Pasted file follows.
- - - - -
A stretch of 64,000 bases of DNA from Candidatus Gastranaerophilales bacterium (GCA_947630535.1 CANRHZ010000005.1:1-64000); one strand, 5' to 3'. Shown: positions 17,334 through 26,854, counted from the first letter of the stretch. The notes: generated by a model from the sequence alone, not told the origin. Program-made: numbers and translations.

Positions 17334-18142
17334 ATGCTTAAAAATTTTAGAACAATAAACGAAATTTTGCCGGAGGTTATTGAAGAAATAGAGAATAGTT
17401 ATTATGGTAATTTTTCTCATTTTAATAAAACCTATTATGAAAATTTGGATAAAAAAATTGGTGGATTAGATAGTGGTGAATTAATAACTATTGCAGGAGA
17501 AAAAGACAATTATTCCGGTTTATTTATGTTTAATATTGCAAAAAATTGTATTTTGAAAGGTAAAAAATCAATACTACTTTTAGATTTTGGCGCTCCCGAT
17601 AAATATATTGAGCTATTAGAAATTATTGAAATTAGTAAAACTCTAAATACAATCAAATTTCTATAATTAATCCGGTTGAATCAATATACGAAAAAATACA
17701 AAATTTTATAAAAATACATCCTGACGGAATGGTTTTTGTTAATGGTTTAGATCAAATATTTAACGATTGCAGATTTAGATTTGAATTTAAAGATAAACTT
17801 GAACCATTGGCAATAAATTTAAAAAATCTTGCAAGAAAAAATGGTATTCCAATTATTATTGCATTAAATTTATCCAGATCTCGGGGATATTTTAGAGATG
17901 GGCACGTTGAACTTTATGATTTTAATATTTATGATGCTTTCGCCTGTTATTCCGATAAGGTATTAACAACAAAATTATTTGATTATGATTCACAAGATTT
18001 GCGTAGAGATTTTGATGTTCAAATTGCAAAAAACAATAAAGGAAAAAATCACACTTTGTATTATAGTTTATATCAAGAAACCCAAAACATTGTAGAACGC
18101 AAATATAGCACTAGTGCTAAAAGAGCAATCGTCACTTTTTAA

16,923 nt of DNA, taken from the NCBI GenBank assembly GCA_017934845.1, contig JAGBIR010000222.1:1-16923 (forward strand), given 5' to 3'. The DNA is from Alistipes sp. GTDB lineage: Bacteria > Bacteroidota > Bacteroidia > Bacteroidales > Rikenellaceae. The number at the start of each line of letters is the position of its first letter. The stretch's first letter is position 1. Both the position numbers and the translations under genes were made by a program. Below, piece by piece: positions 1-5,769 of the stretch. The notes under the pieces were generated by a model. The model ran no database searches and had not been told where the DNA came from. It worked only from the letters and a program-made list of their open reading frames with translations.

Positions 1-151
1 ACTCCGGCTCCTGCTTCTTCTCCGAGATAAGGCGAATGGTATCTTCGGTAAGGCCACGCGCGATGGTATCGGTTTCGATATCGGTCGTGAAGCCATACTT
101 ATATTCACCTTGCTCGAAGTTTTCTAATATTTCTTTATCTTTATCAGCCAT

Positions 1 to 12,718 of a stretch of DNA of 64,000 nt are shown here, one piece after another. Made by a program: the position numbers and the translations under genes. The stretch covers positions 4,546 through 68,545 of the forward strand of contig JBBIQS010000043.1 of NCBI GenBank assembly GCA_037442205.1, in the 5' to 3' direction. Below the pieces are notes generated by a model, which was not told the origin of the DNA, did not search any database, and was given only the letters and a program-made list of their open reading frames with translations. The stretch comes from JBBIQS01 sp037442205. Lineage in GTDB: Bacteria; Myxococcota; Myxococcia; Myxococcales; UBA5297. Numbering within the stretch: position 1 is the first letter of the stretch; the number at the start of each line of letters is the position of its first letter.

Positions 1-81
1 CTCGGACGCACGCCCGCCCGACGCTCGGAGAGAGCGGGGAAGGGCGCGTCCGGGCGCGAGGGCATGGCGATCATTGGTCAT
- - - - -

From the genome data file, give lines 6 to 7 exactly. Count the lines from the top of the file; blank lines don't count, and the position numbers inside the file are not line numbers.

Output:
17601 AAATATATTGAGCTATTAGAAATTATTGAAATTAGTAAAACTCTAAATACAATCAAATTTCTATAATTAATCCGGTTGAATCAATATACGAAAAAATACA
17701 AAATTTTATAAAAATACATCCTGACGGAATGGTTTTTGTTAATGGTTTAGATCAAATATTTAACGATTGCAGATTTAGATTTGAATTTAAAGATAAACTT